Growing up in Mzuzu City, people would refer to my father and my siblings as “Kayuni and Sons”—a common tagline seen on shops in Malawi.
Except, my father did not have any sons. We were all daughters. Wherever the other fathers took their sons, my father took my sisters and I—to the bank, the farm, business errands and, of course, arts festivals. He drilled into us that we could do whatever boys could.
The fond memories keep me going today. Whenever I succeeded, my short father would tell me, “You make me taller.”
I remember entering secondary school far away from home.
“I am proud of you,” my father wrote me when I represented my school in the prestigious “Top of The Class quiz broadcast nationwide on the State-owned radio station.. “When you come home, you will find me taller.”
Of course, countless girls across the globe grow up hearing – and seeing – otherwise.
At home, their parents may have unequal responsibility for household chores or imbalanced bargaining power in financial decisions.
In schools, girls may receive less support than their male classmates to learn and build skills critical for desirable or well-paying careers.
And even at the highest levels of society, gender norms can harden into regulations that perpetuate inequality, like laws that prohibit women from inheriting property.
In every society, gender norms sometimes turn violent. About a third of women and girls worldwide will experience physical or sexual violence in their lifetime. In Malawi, one in five girls experience sexual violence, two experience physical violence and one suffers emotional violence.
Concerted global effort is needed to eliminate all forms of violence against women and girls.
I’m proud to be a part of the Spotlight Initiative, the world’s largest effort to end GBV. Unicef, together with our sister UN agencies—UNFPA, UNDP, UN Women and the European Union—responds to all forms of violence to uproot them.
Parents and caregivers play an important role in shaping our norms, beliefs and identities. Only by working with parents—especially fathers—alongside educators and young people can we begin to prevent violence before it starts.
Unicef and the Spotlight Initiative focus on creating a protective environment, addressing social norms and empowering the most vulnerable with personal protection strategies.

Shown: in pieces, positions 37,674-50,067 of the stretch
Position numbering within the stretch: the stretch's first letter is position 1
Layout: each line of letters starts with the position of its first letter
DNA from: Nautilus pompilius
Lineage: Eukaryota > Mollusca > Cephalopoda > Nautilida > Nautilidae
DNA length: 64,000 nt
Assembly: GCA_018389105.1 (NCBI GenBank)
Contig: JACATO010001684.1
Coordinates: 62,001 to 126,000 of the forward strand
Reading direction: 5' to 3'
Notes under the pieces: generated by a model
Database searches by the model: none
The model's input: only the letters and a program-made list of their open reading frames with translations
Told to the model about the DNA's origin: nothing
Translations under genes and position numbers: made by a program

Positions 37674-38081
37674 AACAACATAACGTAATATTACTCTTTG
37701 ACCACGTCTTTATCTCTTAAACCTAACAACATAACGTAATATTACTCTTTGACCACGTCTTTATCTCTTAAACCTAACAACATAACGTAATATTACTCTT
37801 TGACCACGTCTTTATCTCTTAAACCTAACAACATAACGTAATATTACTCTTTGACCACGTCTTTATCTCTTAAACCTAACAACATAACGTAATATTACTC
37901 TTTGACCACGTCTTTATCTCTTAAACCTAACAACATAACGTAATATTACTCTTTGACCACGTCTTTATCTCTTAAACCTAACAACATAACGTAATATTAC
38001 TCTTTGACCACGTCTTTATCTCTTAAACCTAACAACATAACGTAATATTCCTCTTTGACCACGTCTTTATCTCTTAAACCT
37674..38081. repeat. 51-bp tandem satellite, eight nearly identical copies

My own upbringing showed me that parents and educators need to sing from the same song sheet when it comes to protecting children from violence, abuse and exploitation.
Otherwise, children will hear one thing at school and another at home.
Still, it’s not enough to root out the harmful norms that breed violence—it is critical that we also have robust systems that can respond to cases.
Having served as a public prosecutor for some years before joining UN Children’s Fund, I worked with the criminal justice system to respond to rights violations, especially against women and girls.
Even today, I spend my weekends, evenings and leave time on pro bono cases. This has helped keep my contributions to Unicef programme planning grounded in the realities of life in Malawi.
I see every day how women and girls, especially those in rural areas, struggle to pursue justice. The barriers stack up: Hidden costs, like the cost of transport to the courts to file a case, or the cost to get a national identity card, cut women off from justice systems.
In a society where family finances are controlled mostly by men, this imbalance has a devastating toll.
So, when I work with my colleagues on designing and implementing programmes under the Spotlight Initiative, we bring an intimate knowledge of the response gaps.
For example, we have installed mobile courts that go to the people, rather than forcing women and girls to find them.
We have supported the waiver of court fees and provided transportation for the police to respond more quickly.
And Unicef in Malawi has appointed an experienced gender specialist to make all our work gender-responsive and transformative in the areas that most closely impact girls’ quality of life: safety and protection, clean water, proper sanitation, nutritious foods, good health care and more.
My father taught me to stand up for the vulnerable and the voiceless regardless of societal norms. The Spotlight Initiative has brought to the fore how important it is that we invest in prevention and response, to address the heart of systematic power issues preventing women and girls from accessing the services they need and from pursuing the opportunities they deserve.
I am proud to be involved in this work. I know my father certainly agrees. It makes him taller.—Unicef